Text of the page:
Today, we find some technologies that you don't see when you first look. The University of Houston's College of Engineering presents this series about the machines that make our civilization run, and the people whose ingenuity created them.
A laser or a VCR is an invention that's right out in the open where we can see it. We admire such devices, and we admire the people who made them. But have you ever thought how much ingenuity is hidden from view -- how much ingenuity we don't even realize is there?
For example, were you aware that gear teeth are far more than just wedges protruding from a wheel -- that their shapes have been mathematically contrived so that smooth, almost-flat surfaces push against one another without any sliding? Furthermore, gears are designed so the back of each tooth very nearly stays in contact with the mating tooth. That way the gear can be reversed without backlash. Some very complex human ingenuity has been used to avoid the sharp edges, sliding motion, and backlash that wear gears out.
Or consider the huge twelve-foot-long Swiss alpenhorn. Not many people realize that it's virtually the same instrument as the French horn in a modern orchestra -- that some ingenious musician realized it was possible to roll that great length of tubing into a compact coil without losing tone.
It's unlikely that you know what a complex mathematical shape an ordinary highway curve is if you're not trained as a civil engineer. These aren't simple arcs of a circle. They're made from two pieces of Archimedean spirals that start out straight, go to maximum curvature, and return to straight again.That way, you don't have to turn your steering wheel all at once. Furthermore, the highway is banked from flat to a maximum angle and back to flat again. The shape is very complex.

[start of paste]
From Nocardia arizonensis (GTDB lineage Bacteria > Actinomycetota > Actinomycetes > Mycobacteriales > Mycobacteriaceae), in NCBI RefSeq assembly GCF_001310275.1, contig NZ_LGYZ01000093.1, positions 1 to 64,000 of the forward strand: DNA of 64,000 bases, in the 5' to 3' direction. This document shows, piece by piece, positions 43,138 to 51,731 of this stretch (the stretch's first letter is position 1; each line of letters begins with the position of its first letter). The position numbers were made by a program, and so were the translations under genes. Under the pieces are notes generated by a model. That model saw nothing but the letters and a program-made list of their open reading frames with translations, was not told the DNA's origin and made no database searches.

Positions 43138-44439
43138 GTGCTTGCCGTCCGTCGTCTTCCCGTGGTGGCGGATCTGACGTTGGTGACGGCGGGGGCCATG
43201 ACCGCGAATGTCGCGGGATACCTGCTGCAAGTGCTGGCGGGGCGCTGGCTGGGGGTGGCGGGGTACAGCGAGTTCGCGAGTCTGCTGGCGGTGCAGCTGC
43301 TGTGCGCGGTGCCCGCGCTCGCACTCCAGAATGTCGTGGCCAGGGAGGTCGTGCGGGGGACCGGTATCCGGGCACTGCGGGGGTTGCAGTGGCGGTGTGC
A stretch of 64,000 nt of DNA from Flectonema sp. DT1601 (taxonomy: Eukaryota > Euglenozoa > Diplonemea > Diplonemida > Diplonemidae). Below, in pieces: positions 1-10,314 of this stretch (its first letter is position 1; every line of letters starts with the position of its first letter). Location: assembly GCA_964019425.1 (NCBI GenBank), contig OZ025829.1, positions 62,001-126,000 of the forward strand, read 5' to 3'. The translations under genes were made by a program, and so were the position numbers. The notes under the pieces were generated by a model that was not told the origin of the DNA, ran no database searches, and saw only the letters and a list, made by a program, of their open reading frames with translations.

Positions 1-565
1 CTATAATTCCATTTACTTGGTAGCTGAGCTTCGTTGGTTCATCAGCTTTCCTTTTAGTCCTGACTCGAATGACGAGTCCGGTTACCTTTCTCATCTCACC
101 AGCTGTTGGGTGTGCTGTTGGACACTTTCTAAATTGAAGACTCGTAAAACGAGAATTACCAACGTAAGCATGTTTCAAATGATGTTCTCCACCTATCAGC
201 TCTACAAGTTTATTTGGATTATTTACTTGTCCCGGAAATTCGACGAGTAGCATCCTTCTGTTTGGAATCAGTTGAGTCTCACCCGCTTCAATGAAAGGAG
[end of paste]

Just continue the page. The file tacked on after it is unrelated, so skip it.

These examples go on. The sticky yellow paper squares you use to put a temporary note on a piece of paper came into being when an engineer at the 3M company invented a glue that didn't quite work. It wouldn't completely harden. Someone realized that those remarkably useful stick-on notes to make use of a glue that couldn't dry out.
An engineer doesn't have to build the Brooklyn Bridge or invent the radio to change the world. We encounter a thousand instances of dazzling ingenuity every day as we manipulate the machines around us. Creative expression is there among the anonymous parts of our machines as well as in the machines themselves.
I'm John Lienhard, at the University of Houston, where we'reinterested in the way inventive minds work.
For the matter of highway design, see, e.g., Davis, R. E., and Foote, F. S., Surveying Theory and Practice (third ed.). New York: McGraw-Hill Book Co., 1940, Sections 526 through 528, Spiral Curves.
Gear design is treated in any mechanical engineering design text. See, e.g.: Shigley, J. E., and Uicker, J. J., Theory of Machines and Mechanisms. New York: McGraw-Hill Book Co., 1980, Chapter 7, Spur Gears.
Nayak, P. R., and Ketteringham, J. M., Breakthroughs: How the Vision and Drive of Innovators in Sixteen Companies Created Commercial Breakthroughs that Swept the World. New York: Rawson Associates, 1986, Chapter 3.
This episode has been rewritten as Episode 1293.
(Drawing by John Lienhard)
The Complex Shape of Modern Gear Teeth